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Disposable Planet

Recently, I spent three weeks in a Georgia beach community.  Each morning, I’d run to the pier and, sometimes, on the beach.  At dusk, I’d walk a street that dead-ended with a view of the majesty and immensity of all that water, thinking, in awe, “cradle of life.”

Tuesday, in “Great Decisions” class, the topic was “state of the oceans.”  I had read from the textbook a chapter authored by Sara Tjossem in which she said, “Generations of people thought and acted as though it [the ocean] was so vast as to be beyond human influence, an inexhaustible source of fish and adventure.”

We know differently now with an a posteriori acknowledgement of pollution, over fishing, resource extraction, and climate change.  In other words, human fingerprints.  Exploitation.  Greed.

Our on-the-go lifestyle embraces, among a plethora of throwaways, disposable packaging—usually, non-biodegradable plastic.  We seldom think of the implications when we purchase an unbreakable bottle and carry our groceries in plastic bags.  I recycle.  Many don’t.  And when plastic reaches the ocean, it poses a deadly threat to marine animals that mistake it for food.

One of my most informed classmates talked about Barack Obama’s 2010 National Ocean Policy, an effort to restore the health of oceans and ecosystems.  But this plan, issued as an executive order, doesn’t carry the force of law.  Little has been done with the strategy.  In a video preceding our discussion, an expert used the word “shy” to describe the president’s commitment to environmental issues.

Another classmate voiced frustration about the lack of awareness, saying that in a downward economy, people don’t think about ocean well-being.  Instead, they’re worried about putting food on the table and job security.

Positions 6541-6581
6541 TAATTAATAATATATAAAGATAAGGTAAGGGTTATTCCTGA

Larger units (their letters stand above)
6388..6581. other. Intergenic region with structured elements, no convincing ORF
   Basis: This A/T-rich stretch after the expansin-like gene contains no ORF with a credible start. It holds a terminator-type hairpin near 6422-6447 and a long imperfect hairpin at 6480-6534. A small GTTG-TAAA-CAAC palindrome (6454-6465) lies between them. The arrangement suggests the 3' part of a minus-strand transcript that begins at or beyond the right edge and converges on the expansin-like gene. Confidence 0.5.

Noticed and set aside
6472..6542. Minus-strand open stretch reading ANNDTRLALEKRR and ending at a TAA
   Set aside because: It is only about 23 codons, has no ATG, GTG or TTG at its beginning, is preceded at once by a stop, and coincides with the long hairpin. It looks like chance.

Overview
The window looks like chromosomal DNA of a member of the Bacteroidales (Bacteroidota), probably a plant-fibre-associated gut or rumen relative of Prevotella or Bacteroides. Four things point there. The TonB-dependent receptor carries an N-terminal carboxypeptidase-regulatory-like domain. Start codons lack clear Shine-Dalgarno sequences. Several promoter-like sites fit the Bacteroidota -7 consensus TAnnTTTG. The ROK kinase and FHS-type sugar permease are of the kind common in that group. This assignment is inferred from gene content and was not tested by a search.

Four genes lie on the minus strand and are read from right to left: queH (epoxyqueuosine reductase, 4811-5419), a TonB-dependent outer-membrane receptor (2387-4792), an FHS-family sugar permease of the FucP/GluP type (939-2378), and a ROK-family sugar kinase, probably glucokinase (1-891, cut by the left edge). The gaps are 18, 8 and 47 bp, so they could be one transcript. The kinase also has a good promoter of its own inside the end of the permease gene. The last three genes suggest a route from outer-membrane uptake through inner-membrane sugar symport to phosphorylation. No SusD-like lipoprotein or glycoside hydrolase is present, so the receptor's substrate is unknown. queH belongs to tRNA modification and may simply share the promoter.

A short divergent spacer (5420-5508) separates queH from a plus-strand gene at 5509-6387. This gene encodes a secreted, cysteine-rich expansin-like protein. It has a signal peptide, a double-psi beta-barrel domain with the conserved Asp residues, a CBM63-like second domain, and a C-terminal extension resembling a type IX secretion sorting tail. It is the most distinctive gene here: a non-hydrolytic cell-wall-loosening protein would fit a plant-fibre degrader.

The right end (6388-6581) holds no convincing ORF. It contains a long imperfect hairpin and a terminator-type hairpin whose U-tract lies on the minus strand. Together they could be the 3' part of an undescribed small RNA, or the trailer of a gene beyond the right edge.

Tjossem briefly mentioned in her chapter on British Petroleum’s deep-water drilling disaster, although the assault hemorrhaged crude oil for months, damaging marine and wildlife habitats as well as fishing and tourism industries.  I jumped in with, “Corexit,” explaining that huge quantities of the toxic dispersant were dumped into the Gulf of Mexico.  I followed this with Fukushima  and the leaking of radiation into the sea.

I can’t begin to remember all we discussed in class.  I wrote in a spiral notebook:  shoreline erosion, rising sea levels, acidification, and issues of sovereignty while wondering who holds the deed to the seas.  Seems absurd.  Even more absurd than believing land really belongs to any one of us.

We managed to pack a lot into two hours.  And we questioned what could be accomplished.   Seems offering an economic incentive is most effective.  This is a sad commentary.

Finally, I said what I believe is the distillate of most of our calamities—Wall Street influence.  I see little hope in salvaging anything as long as the bankers and multinational corporations, in control of a system that impoverishes the masses, are profiting from pollution and destruction.

As I drove home, later, after my writing course, I thought about human beings and their evolution from the oceans.  That the place of our birth is perilously sick.  And that the condition may become terminal.   The cradle of life is rocking plumes of death.  If we continue to ignore this, we really needn’t worry about much else.

Missy Beattie lives in Baltimore, Maryland.  She continues to think about Bradley Manning as she parallel processes other obsessions.  She can be reached at: missybeat@gmail.com

 

More articles by:

Missy Beattie has written for National Public Radio and Nashville Life Magazine. She was an instructor of memoirs writing at Johns Hopkins’ Osher Lifelong Learning Institute in BaltimoreEmail: missybeat@gmail.com

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